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Pulmonary aspergillus infection invading the pleura.
  1. G Hillerdal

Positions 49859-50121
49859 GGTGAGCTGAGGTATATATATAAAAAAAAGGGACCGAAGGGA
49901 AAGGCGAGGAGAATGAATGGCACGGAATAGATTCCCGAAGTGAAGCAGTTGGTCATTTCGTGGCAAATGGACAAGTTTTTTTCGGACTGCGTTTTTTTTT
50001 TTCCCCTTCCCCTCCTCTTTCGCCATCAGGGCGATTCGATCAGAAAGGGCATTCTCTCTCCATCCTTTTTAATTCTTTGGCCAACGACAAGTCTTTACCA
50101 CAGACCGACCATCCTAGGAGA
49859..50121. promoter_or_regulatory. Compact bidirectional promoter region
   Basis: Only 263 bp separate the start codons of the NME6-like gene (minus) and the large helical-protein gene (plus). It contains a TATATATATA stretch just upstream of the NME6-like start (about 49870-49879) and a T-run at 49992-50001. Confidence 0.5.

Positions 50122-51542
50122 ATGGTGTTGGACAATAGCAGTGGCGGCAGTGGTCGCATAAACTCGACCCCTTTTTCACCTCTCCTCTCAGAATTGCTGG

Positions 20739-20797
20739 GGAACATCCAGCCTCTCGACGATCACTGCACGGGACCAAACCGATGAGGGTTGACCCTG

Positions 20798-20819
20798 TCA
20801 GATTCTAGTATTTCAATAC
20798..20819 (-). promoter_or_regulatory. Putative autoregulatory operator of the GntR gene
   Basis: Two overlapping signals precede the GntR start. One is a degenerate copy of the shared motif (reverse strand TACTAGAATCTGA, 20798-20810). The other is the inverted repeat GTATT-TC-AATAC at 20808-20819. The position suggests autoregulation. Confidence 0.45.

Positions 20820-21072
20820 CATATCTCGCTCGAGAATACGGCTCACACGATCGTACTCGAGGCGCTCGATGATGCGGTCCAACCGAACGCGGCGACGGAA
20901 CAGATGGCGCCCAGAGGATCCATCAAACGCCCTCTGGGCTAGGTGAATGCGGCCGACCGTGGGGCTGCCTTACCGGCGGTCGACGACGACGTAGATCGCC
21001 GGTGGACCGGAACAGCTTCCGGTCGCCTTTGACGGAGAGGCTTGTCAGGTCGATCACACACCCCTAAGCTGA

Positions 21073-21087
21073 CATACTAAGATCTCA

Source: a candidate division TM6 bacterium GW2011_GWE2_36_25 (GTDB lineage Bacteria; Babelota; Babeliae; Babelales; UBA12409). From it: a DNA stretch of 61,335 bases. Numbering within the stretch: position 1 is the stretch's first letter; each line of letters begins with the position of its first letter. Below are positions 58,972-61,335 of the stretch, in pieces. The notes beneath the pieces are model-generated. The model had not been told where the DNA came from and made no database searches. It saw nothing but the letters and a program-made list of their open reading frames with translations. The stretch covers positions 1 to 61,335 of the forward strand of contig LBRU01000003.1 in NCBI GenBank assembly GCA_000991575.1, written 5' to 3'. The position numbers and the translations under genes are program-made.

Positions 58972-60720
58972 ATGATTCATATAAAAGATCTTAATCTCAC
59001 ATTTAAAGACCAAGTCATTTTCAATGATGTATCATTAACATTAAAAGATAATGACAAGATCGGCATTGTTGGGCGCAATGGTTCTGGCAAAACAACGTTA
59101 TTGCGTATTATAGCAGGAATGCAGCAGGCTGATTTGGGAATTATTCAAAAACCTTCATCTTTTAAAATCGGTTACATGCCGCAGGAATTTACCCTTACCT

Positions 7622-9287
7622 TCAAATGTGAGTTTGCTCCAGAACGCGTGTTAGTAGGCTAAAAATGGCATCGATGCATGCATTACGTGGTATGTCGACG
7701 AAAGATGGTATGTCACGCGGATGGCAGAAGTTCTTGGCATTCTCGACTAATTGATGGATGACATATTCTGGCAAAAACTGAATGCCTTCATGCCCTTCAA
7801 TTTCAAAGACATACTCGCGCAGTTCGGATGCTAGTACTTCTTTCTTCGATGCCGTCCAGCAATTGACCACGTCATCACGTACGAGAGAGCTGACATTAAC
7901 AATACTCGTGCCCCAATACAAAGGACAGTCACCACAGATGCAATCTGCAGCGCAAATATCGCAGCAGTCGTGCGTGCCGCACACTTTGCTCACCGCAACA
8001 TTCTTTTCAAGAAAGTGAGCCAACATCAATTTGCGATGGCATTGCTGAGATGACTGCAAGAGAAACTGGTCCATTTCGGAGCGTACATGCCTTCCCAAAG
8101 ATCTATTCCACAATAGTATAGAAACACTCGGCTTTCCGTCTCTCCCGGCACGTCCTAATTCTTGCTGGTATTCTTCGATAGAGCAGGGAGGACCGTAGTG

During a 10-year-period, six patients with non-postoperative aspergillus infection of the pleura were seen. In all patients a pulmonary aspergillus infection had been present for some years. The fungus invaded the pleura, causing a bronchopleural fistula and a cavity in the pleural space. A prerequisite for the pleural aspergillosis was that the lung and pleura were previously damaged, usually by therapeutic pneumothorax for active tuberculosis some decades earlier. The fungus can cause destruction of the lung and death of the patient from the chronic infection unless treated. The best treatment is early excision of the pleura with resection of the upper lobe or if necessary the whole lung. To reduce the risk of postoperative aspergillus empyema, the patient should be treated with antifungal agents before and after operation. In inoperable patients, local antifungal treatment may clear the infection but is not always effective.

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